has proposed eliminating copayments for veterans who use its video telehealth services for remote consultations, whether at home or in a VA facility. If there are no public objections to the proposal, it could become a final rule as early as next month.
The VA decision would remove a financial barrier when a veteran's physician wants to have a specialist remotely examine the patient in a VA clinic or hospital. More importantly, the move signals an expansion of the VA's decade-old program to use teleheath to keep ailing veterans at home and out of hospitals and nursing homes.
According to the VA's proposed amendment to its regulations, the elimination of the copayment "would remove a barrier that may have previously discouraged veterans from choosing to use in-home video telehealth as a viable medical care option. In turn, VA hopes to make the home a preferred place of care, whenever medically appropriate and possible."
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The VA's home telehealth program began in 2003 with telemonitoring of patients who had diabetes, hypertension, congestive heart failure, chronic obstructive pulmonary disease, and/or depression. While those remain the core conditions in the program, the VA recently contracted with American Well to supply video home telehealth programs for behavioral health, oncology, and post-operative complications. In these and other VA programs, providers use videoconferencing to examine patients. The VA also offers interactive voice response and home monitoring devices, where appropriate, to collect clinical data.
Although the copay proposal makes clear that the VA is trying to increase veterans' access to care, especially in rural areas, the department also states that cost control is part of its motivation. "Telehealth helps ensure that veterans are able to get their care in a timely and convenient manner, by reducing burdens on the patient as well as appropriately reducing the utilization of VA resources without sacrificing the quality of care provided."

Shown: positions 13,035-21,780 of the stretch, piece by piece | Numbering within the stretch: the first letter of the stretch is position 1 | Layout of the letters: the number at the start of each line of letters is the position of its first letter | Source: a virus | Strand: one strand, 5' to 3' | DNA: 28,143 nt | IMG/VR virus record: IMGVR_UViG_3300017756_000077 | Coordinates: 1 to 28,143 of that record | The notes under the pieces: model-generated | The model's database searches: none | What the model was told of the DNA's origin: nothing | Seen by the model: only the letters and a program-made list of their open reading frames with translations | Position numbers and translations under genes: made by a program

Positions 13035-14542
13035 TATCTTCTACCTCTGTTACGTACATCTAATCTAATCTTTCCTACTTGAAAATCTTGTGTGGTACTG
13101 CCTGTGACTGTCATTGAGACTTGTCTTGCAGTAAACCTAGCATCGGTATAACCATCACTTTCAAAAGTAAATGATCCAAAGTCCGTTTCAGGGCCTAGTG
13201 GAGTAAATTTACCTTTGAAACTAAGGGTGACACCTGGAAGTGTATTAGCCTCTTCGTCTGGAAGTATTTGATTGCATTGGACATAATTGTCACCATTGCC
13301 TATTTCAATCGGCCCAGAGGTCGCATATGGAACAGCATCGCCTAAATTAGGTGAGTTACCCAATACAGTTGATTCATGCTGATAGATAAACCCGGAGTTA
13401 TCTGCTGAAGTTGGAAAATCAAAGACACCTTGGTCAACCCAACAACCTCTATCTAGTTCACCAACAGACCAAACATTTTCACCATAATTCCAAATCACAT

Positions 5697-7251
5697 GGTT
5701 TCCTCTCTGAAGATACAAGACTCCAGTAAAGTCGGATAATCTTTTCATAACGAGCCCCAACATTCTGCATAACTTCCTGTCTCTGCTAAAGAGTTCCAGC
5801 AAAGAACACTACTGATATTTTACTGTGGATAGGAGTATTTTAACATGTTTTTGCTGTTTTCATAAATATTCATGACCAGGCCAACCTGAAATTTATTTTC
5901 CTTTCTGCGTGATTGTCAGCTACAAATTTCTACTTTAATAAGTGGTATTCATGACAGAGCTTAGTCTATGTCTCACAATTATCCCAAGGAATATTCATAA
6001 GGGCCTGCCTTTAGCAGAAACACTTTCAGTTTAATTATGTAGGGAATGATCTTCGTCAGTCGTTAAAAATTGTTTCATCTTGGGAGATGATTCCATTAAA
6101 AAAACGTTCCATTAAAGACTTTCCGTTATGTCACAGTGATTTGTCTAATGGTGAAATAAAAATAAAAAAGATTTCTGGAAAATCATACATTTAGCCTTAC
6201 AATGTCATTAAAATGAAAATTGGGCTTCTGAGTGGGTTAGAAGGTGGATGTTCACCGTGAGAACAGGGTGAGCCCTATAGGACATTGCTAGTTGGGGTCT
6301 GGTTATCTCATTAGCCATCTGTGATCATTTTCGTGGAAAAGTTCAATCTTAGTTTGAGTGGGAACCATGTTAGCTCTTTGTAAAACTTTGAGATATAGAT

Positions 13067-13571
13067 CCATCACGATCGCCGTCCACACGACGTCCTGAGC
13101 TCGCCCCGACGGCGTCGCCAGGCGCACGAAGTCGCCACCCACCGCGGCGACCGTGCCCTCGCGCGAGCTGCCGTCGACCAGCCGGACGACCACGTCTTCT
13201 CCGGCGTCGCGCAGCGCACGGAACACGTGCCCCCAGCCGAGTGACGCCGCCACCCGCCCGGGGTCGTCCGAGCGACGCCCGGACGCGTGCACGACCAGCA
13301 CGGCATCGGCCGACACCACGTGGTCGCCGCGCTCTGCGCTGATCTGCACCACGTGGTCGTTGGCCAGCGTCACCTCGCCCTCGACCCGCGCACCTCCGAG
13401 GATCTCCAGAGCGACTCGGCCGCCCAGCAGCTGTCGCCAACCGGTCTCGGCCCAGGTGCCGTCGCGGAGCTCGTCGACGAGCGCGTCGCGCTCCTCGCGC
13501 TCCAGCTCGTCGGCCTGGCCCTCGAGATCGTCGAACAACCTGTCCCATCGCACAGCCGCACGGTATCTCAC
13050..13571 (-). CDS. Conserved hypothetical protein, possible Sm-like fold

A recent study in the VA's Northwest Health Network showed that home telehealth saved the division $742,000 last year, including transportation costs. And a 2008 VA study found that the use of home telehealth reduced hospital bed days by 25% and cut hospital admissions by 19%.
The Partnership for Quality Home Healthcare, an association representing 1,500 home care agencies, praised the VA's proposal. "We applaud the VA for recognizing that copayments can shift patients to more costly settings and increase healthcare costs," stated former Louisiana congressman Billy Tauzin, an attorney for the association, in a press release. "By eliminating this counterproductive barrier, the VA is making it possible for more veterans to receive clinically advanced, cost-effective care in their own homes."
Roy Schoenberg, MD, president and CEO of American Well, told InformationWeek Healthcare that the VA's elimination of copays for video telehealth shows that the VA is encouraging veterans to be treated at home. In addition, he noted, the VA is setting a key precedent for the rest of the U.S. healthcare industry. "The VA is taking a stand that they need to move as much of healthcare into patient homes as possible," he said.
Some private insurers cover telehealth and reimburse physicians for it, Schoenberg noted. "But none of them has gone as far as the VA in saying that telehealth is now a preferential mode of treatment and we're going to incentivize the use of it, because it is of strategic importance to us in reforming healthcare delivery."
Using home telehealth in the first 30 or 60 days after hospital discharge, said Schoenberg, can greatly reduce post-operative complications and readmissions. Moreover, he pointed out, most cancer patients remain at home during their treatments, and a lot can go wrong during that period. "The ability to keep managing that patient in the home environment during their cancer therapy by using telehealth changes the nature of follow-up monitoring and the ability to intervene."
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